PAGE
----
Peter Cooper believed that he owed a debt to the city that had made him a rich man. During the nineteenth century, he made his fortune in industry and his name in politics, and he always felt a strong compulsion to give back to New York. His greatest achievement was the establishment of The Cooper Union, which allowed students from all walks of life to study science and art and is still providing those opportunities today. Cooper instilled this sense of obligation in his children and his business partner and son-in-law, Abram Hewitt. Abram's daughters--remarkable women ahead of their time--fulfilled their grandfather's dream of opening a museum, which became the Cooper-Hewitt National Design Museum, today part of the Smithsonian Institution. Discover this amazing story of wealth and generosity, politics and integrity and family and community that could have only unfolded in New York.
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The Vertical Farm

Feeding the World in the 21st Century

Author: Dr. Dickson Despommier

Publisher: Macmillan

ISBN: 1429946040

Category: Business & Economics

Page: 320

View: 3257

"The vertical farm is a world-changing innovation whose time has come. Dickson Despommier's visionary book provides a blueprint for securing the world's food supply and at the same time solving one of the gravest environmental crises facing us today."--Sting Imagine a world where every town has their own local food source, grown in the safest way possible, where no drop of water or particle of light is wasted, and where a simple elevator ride can transport you to nature's grocery store - imagine the world of the vertical farm. When Columbia professor Dickson Despommier set out to solve America's food, water, and energy crises, he didn't just think big - he thought up. Despommier's stroke of genius, the vertical farm, has excited scientists, architects, and politicians around the globe. Now, in this groundbreaking book, Despommier explains how the vertical farm will have an incredible impact on changing the face of this planet for future generations. Despommier takes readers on an incredible journey inside the vertical farm, buildings filled with fruits and vegetables that will provide local food sources for entire cities. Vertical farms will allow us to: - Grow food 24 hours a day, 365 days a year - Protect crops from unpredictable and harmful weather - Re-use water collected from the indoor environment - Provide jobs for residents - Eliminate use of pesticides, fertilizers, or herbicides - Drastically reduce dependence on fossil fuels - Prevent crop loss due to shipping or storage - Stop agricultural runoff Vertical farms can be built in abandoned buildings and on deserted lots, transforming our cities into urban landscapes which will provide fresh food grown and harvested just around the corner. Possibly the most important aspect of vertical farms is that they can built by nations with little or no arable land, transforming nations which are currently unable to farm into top food producers. In the tradition of the bestselling The World Without Us, The Vertical Farm is a completely original landmark work destined to become an instant classic.
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Sunny's Nights

Lost and Found at a Bar on the Edge of the World

Author: Tim Sultan

Publisher: Random House

ISBN: 0812988485

Category: Biography & Autobiography

Page: 288

View: 2508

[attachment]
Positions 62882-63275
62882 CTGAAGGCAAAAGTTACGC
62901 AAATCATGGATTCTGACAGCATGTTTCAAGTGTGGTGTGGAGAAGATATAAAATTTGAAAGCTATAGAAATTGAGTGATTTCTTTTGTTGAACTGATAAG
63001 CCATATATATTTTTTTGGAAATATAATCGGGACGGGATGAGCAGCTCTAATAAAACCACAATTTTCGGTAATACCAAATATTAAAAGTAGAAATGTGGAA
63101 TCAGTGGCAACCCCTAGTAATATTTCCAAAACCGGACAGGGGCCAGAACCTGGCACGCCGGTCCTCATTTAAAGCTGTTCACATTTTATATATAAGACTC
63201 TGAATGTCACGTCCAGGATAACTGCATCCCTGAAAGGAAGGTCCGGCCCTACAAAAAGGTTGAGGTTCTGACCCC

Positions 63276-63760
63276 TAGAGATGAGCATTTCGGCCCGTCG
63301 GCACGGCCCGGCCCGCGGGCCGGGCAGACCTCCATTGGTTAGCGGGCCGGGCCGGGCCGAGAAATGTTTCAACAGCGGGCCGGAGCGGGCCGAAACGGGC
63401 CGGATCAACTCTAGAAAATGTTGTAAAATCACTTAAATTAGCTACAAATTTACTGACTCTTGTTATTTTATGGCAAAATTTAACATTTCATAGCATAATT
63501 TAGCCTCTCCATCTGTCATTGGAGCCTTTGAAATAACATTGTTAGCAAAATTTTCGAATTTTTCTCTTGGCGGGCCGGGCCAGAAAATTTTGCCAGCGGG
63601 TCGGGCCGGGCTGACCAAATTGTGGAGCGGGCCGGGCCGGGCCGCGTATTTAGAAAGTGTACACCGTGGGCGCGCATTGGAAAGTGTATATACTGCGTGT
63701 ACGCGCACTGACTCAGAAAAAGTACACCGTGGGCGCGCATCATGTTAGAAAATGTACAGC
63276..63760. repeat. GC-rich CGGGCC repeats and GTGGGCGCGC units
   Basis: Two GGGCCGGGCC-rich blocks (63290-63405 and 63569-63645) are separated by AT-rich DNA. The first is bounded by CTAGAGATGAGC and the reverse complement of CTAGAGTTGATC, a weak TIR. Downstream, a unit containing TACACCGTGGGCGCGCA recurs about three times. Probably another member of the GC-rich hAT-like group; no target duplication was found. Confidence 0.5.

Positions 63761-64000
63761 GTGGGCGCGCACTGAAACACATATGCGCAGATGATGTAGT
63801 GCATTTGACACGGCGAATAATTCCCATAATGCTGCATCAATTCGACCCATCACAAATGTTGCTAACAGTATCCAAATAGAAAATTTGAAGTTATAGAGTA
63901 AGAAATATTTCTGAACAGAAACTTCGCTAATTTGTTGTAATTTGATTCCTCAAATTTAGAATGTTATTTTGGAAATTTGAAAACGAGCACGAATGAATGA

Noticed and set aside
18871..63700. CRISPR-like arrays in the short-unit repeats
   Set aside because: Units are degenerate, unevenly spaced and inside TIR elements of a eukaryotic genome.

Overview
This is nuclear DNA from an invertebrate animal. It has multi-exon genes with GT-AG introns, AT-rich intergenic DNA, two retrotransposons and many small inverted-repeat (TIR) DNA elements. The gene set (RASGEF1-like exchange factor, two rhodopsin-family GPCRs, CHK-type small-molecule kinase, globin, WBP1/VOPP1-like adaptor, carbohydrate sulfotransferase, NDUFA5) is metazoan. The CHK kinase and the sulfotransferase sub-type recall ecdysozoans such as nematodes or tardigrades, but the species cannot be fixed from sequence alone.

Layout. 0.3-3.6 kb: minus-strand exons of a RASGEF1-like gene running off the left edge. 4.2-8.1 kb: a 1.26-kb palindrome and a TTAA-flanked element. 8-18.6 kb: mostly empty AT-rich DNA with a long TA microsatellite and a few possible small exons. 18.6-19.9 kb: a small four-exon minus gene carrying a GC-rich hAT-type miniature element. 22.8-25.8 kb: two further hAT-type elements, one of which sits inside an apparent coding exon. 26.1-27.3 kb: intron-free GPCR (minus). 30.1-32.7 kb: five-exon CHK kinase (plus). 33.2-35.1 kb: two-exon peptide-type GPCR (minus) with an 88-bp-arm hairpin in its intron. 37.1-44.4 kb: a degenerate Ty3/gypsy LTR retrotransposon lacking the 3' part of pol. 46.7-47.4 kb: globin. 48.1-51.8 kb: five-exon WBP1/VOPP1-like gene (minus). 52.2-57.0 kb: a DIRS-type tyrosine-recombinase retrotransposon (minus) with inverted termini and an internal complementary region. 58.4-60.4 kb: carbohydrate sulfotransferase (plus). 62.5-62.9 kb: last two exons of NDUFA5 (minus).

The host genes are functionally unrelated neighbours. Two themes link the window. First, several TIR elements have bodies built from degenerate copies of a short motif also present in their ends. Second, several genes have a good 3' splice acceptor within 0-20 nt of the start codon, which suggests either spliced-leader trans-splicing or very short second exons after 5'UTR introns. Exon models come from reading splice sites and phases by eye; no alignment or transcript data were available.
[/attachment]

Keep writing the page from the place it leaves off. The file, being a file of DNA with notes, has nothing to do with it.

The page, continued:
Imagine that Alice had walked into a bar instead of falling down the rabbit hole. In the tradition of J. R. Moehringer’s The Tender Bar and the classic reportage of Joseph Mitchell, here is an indelible portrait of what is quite possibly the greatest bar in the world—and the mercurial, magnificent man behind it. The first time he saw Sunny’s Bar, in 1995, Tim Sultan was lost, thirsty for a drink, and intrigued by the single bar sign among the forlorn warehouses lining the Brooklyn waterfront. Inside, he found a dimly lit room crammed with maritime artifacts, a dozen well-seasoned drinkers, and, strangely, a projector playing a classic Martha Graham dance performance. Sultan knew he had stumbled upon someplace special. What he didn’t know was that he had just found his new home. Soon enough, Sultan has quit his office job to bartend full-time for Sunny Balzano, the bar’s owner. A wild-haired Tony Bennett lookalike with a fondness for quoting Shakespeare and Samuel Beckett, Sunny is truly one of a kind. Born next to the saloon that has been in his family for one hundred years, Sunny has over the years partied with Andy Warhol, spent time in India at the feet of a guru, and painted abstract expressionist originals. But his masterpiece is the bar itself, a place where a sublime mix of artists, mobsters, honky-tonk musicians, neighborhood drunks, nuns, longshoremen, and assorted eccentrics rub elbows. Set against the backdrop of a rapidly transforming city, Sunny’s Nights is a loving and singular portrait of the dream experience we’re all searching for every time we walk into a bar, and an enchanting memoir of an unlikely and abiding friendship. Praise for Sunny’s Nights “Fantastic . . . [Sultan takes] material that might seem familiar and [mixes] a perfect, insightful cocktail: full-bodied, multitextured and delicious. . . . Simply beautiful.”—The New York Times Book Review “Sultan’s love of Red Hook shines through, and it’s hard not to be swept along on the ebb and flow of his emotions. . . . Sultan’s book is, among other things, a meditation on the fragility of the moment and the passage of time. . . . Wistful, funny and biting, Sunny’s Nights rewards you with its evocation of a certain place in time and, as Sultan calls him, ‘the most original man I have ever met.’”—Newsday “An affectionate portrait of the idiosyncratic Sunny’s Bar.”—USA Today “Sultan finds Sunny . . . a real character, a poet, a cinephile, a philosopher, bluegrass maestro and (Rheingold) beer server.”—New York Post (“Required Reading”) “Captivating . . . a classic story about a local bar.”—The Buffalo News “An enchanting memoir, a profound meditation on place and a beautiful story of an unlikely and abiding friendship.”—Brooklyn Daily Eagle “[A] polished, affecting look at remarkable barkeep Sunny Balzano . . . In elegant prose, Sultan deploys laconic humor, an instinct for telling details, a taste for eccentricity, and above all, clear-eyed compassion for our all-too-human failings.”—Publishers Weekly (starred review) “Beautifully wrought . . . an indelible portrait of an unusual man and a nearly forgotten part of NYC.”—Booklist “More than an elegy for a bar and a neighborhood—it’s also a vivid and loving portrait of the larger-than-life eccentric who gave the bar its name and its spirit.”—Tom Perrotta, author of The Leftovers From the Hardcover edition.